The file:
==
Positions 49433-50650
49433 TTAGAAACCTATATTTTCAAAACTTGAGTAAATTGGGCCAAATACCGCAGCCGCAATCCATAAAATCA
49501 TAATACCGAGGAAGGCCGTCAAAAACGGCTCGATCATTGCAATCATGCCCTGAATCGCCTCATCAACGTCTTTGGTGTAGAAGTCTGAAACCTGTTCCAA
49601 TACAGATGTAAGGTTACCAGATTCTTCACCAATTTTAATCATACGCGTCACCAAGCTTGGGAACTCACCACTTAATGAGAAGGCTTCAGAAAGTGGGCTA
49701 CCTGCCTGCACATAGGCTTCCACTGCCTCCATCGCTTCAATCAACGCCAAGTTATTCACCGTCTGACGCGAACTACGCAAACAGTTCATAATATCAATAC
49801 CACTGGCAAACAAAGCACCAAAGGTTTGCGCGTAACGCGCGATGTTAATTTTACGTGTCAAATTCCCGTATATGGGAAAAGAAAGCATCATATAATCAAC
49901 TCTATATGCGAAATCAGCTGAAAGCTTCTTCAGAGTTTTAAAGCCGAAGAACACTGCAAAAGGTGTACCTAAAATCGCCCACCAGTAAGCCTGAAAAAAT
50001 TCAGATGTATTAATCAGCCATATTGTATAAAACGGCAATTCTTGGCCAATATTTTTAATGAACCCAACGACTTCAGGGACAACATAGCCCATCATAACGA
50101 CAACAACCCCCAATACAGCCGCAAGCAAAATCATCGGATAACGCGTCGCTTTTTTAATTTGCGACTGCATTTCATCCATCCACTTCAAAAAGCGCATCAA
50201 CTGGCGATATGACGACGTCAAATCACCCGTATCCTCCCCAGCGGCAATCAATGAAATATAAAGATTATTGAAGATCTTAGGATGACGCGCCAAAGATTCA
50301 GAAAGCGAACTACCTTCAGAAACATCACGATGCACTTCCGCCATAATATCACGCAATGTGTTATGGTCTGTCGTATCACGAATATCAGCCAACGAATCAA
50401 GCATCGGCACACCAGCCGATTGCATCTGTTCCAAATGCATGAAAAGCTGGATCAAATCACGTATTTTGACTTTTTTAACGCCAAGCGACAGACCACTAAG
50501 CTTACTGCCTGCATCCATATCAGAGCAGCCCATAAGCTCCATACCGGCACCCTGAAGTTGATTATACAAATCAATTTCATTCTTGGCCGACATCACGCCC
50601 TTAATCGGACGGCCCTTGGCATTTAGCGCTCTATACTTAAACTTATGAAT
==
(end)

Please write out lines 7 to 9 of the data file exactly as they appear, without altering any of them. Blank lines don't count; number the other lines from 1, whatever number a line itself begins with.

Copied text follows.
49901 TCTATATGCGAAATCAGCTGAAAGCTTCTTCAGAGTTTTAAAGCCGAAGAACACTGCAAAAGGTGTACCTAAAATCGCCCACCAGTAAGCCTGAAAAAAT
50001 TCAGATGTATTAATCAGCCATATTGTATAAAACGGCAATTCTTGGCCAATATTTTTAATGAACCCAACGACTTCAGGGACAACATAGCCCATCATAACGA
50101 CAACAACCCCCAATACAGCCGCAAGCAAAATCATCGGATAACGCGTCGCTTTTTTAATTTGCGACTGCATTTCATCCATCCACTTCAAAAAGCGCATCAA